Coral Reef Ecology and Optics Laboratory (CREOL)

Overview   News   Publications   Related Projects

Globally, coral reefs are home to more than 1/4 of all marine species, making them the most diverse marine ecosystem. Because corals depend on the photosynthethic algae (zooxanthellae) within their tissues to grow and thrive, light is the primary energy source for these ecosystems. Scientists are interested in studying how light travels through the water (e.g., absorption, scattering, change with depth) in order to understand what portion of the sun's radiation is available to benthic ecosystems, including coral reefs, for growth. A second active area of research involves investigating how these benthic ecosystems utilize the available light to better understand aspects of ecosystem function, such as primary and secondary production and nutrient cycling. Collectively, the study of light and how it influences coral growth and reef development, as well as ecosystem function, is called "reef optics" or "reef bio-optics."

Under Principal Investigator (PI) Dr. Eric Hochberg, the Coral Reef Ecology and Optics Laboratory (CREOL) conducts both applied and basic research to understand how coral reef ecosystems function and respond to natural and anthropogenic forcings.  To address different aspects of the reef ecosystem, a combination of both traditional and more novel high-technology methods are used in the lab, including:

  • Diver-based surveys to assess benthic and fish communities;
  • Measure seawater chemistry to describe the environment in which reef organisms live.
  • Remote sensing to assess a reef's biological communities;
  • Optics to study how the benthic community utilizes light in an effort to understand ecosystem function.

CREOL Applied Research Projects

Marine Environmental Program (MEP)

Funded annually by the Government of Bermuda Department of Environmental Protection, MEP helps meet the Department's mission to protect Bermuda's environment by conducting routine monitoring of the marine environment and both existing and potential sources of pollution.

Seabright Point Monitoring

This is a five-year project, funded by the Corporation of Hamilton, for continued assessment of the coral reef ecosystem near the Seabright Point sewage outfall. The major concern driving the need for this assessment is the possibility that untreated sewage discharge might have a negative impact on the ecosystem.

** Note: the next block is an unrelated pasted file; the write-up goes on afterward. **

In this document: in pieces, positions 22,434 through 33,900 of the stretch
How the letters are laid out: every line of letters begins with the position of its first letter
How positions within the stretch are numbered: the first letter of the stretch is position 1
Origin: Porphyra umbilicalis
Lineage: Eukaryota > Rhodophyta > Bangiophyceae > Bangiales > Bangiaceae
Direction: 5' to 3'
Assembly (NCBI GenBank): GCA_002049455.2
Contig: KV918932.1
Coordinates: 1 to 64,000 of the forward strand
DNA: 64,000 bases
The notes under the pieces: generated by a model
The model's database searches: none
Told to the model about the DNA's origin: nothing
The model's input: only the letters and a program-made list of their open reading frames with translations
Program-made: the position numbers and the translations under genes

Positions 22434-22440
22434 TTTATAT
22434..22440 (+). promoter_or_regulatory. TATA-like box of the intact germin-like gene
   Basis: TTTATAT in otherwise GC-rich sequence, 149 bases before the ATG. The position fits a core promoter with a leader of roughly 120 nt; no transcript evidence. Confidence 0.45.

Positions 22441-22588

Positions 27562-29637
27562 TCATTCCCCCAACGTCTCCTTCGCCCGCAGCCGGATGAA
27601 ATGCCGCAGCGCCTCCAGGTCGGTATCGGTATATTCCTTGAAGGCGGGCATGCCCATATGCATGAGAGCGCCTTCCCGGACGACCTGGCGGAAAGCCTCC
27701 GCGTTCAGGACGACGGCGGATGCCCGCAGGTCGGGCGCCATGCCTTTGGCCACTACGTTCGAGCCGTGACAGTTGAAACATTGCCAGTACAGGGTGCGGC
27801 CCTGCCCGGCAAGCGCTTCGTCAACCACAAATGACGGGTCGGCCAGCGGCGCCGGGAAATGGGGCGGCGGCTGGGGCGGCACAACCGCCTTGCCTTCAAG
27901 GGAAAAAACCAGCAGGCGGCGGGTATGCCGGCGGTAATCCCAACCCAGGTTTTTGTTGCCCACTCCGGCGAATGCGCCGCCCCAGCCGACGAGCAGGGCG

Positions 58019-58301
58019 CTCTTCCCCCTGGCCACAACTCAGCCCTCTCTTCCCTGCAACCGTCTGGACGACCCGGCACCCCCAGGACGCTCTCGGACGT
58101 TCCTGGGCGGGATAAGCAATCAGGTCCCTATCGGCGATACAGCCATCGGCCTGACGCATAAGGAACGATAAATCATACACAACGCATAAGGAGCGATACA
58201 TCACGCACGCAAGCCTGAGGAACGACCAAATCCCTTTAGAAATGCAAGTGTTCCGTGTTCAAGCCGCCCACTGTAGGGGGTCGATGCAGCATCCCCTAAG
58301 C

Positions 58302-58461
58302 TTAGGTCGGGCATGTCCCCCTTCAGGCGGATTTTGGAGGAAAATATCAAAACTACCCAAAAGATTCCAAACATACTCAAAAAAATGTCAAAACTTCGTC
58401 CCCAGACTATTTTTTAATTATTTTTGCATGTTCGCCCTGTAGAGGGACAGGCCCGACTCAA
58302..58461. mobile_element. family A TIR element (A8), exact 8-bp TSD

Project Contact

Dr. Eric Hochberg
Senior Scientist
ejhochberg@bios.asu.edu
Tel: 441-297-1880 x723

 

School of Ocean Futures

Associate Professor, School Of Earth and Space Exploration
Senior Global Futures Scientist, Global Futures Scientists and Scholars
Assoc Professor, Environmental Life Sciences (PhD) program
Assoc Professor, School of Ocean Futures Bermuda Faculty

 

In The News

Aleksandra Crossman, 22, a recent graduate of Memorial University of Newfoundland in Labrador, Canada, recently completed her second internship at BIOS with support from the Canadian Associates of BIOS (CABIOS). In 2020, during her junior year of college, Crossman participated in a 12-week internship with reef systems ecologist Eric Hochberg. Keen to continue her study of corals, she jumped at the opportunity to conduct another CABIOS internship after completing her bachelor’s degree in marine science. “A CABIOS internship is a fantastic way to acquire hands-on skills and work alongside knowledgeable mentors in the field of ocean sciences,” Crossman said.

When Opportunity Knocks Twice

“The State of Bermuda’s Waters: A Snapshot of Bermuda’s Exclusive Economic Zone from the Coastline to 200 nm” is a new report released by the Government of Bermuda. It highlights the status, uses, threats, and governance of the island’s marine environments and underwater cultural heritage, such as shipwrecks, in Bermuda’s exclusive economic zone (EEZ). BIOS scientists contributed scientific knowledge and data sets to the report, which will be used to help inform future marine planning processes.